Title

Capillary sealing efficiency analysis of caprocks: Implication for hydrogen geological storage

Document Type

Journal Article

Publication Title

Energy & Fuels

Publisher

ACS Publications

School

School of Engineering / Centre for Sustainable Energy and Resources

Comments

Hosseini, M., Fahimpour, J., Ali, M., Keshavarz, A., & Iglauer, S. (2022). Capillary sealing efficiency analysis of caprocks: Implication for hydrogen geological storage. Energy & Fuels, 36(7), 4065-4075. https://doi.org/10.1021/acs.energyfuels.2c00281

Abstract

In hydrogen geological storage, capillary sealing efficiency analysis of caprocks is very important for containment security. In this work, the H2 wettabilities of three shales and one evaporite under various pressures (0.1, 5, 10, 15, and 20 MPa), temperatures (298 and 353 K), and organic acid concentrations (10-9 to 10-2 mol/L) were measured using the tilted plate method, and their effects on the capillary sealing efficiency of the caprocks were analyzed. Furthermore, two oil shales were tested to see the effect of their total organic content (TOC) on the wettability at two different pressure (5 and 15 MPa) and temperature (323 and 353 K) values since the TOC dramatically varies in shales and can significantly influence the wetting characteristics and, thus, the sealing efficiency. The results of this study indicate that the H2 wettability of the caprocks increased with pressure, organic acid concentration, and TOC but decreased with temperature. However, the sealing efficiency and H2 column height of the caprocks decreased with all the varying parameters but increased with temperature for oil shales. Furthermore, small pore sizes (i.e., r = 5 nm as a typical value for this study) and evaporites (e.g., gypsum) have the most efficient conditions for sealing for increased storage capacity. Overall, this work provides a deep understanding of the sealing efficiency of caprocks, which will aid in the successful implementation of hydrogen geo-storage and its associated structural trapping capacities.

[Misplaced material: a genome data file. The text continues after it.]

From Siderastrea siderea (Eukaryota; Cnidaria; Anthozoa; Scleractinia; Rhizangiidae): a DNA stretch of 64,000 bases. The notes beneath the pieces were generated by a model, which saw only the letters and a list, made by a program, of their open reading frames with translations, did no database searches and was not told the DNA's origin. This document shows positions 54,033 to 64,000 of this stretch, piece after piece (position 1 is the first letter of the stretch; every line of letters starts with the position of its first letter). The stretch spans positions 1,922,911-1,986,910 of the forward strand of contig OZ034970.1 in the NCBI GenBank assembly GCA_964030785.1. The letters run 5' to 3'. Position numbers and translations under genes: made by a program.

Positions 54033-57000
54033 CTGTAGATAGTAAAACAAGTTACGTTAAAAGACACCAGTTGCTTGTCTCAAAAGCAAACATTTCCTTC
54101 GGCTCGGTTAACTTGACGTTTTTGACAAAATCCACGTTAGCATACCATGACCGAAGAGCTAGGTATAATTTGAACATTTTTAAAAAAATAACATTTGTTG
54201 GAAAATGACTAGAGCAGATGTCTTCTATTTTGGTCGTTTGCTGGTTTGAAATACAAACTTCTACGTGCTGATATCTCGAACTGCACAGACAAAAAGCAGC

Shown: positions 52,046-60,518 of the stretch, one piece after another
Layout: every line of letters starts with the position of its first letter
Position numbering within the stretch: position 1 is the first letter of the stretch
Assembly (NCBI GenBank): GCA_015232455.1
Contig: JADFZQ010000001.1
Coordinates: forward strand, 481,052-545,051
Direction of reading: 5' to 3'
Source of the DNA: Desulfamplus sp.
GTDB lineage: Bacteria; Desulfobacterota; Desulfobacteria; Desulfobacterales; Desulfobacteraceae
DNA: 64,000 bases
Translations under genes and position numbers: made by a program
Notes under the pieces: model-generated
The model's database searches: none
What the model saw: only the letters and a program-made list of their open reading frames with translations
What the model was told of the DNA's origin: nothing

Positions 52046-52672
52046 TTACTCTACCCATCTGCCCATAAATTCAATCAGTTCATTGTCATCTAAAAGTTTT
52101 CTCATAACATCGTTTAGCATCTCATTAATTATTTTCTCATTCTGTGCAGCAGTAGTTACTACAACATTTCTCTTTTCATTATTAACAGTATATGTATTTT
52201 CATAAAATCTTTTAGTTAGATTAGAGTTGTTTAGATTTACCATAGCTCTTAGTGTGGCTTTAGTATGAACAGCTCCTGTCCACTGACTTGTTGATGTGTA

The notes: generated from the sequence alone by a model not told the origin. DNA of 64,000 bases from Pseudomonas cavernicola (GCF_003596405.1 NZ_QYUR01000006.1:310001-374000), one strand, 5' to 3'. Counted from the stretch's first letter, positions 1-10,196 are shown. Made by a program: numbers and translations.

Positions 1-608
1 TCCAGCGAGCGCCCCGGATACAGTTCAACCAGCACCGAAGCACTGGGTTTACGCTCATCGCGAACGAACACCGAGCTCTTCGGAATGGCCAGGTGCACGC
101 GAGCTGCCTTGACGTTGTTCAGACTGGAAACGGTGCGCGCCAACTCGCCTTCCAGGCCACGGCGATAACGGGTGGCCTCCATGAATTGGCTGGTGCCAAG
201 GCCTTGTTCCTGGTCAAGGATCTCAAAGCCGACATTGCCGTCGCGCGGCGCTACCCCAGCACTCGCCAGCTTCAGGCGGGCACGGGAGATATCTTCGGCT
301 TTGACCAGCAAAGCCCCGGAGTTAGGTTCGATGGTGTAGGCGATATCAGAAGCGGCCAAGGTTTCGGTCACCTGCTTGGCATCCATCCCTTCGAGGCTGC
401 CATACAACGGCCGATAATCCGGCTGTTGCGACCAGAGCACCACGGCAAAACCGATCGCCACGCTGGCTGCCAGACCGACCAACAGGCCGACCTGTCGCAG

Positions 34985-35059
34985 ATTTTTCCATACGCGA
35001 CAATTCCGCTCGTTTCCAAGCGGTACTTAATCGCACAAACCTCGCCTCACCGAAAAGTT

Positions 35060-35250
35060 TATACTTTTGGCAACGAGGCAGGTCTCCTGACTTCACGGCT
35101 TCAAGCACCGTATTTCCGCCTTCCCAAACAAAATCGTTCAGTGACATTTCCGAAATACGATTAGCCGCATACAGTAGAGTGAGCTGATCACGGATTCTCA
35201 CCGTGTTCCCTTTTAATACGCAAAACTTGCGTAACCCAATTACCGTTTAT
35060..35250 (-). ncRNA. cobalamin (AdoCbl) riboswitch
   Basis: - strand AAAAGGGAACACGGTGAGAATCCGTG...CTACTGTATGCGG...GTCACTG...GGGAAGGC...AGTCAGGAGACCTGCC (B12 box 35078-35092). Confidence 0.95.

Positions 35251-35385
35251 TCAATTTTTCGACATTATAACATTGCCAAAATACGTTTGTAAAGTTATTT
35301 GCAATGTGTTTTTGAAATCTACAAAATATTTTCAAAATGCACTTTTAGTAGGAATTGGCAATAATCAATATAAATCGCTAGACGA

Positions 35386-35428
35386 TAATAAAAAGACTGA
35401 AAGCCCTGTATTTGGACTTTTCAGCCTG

DOI

10.1021/acs.energyfuels.2c00281

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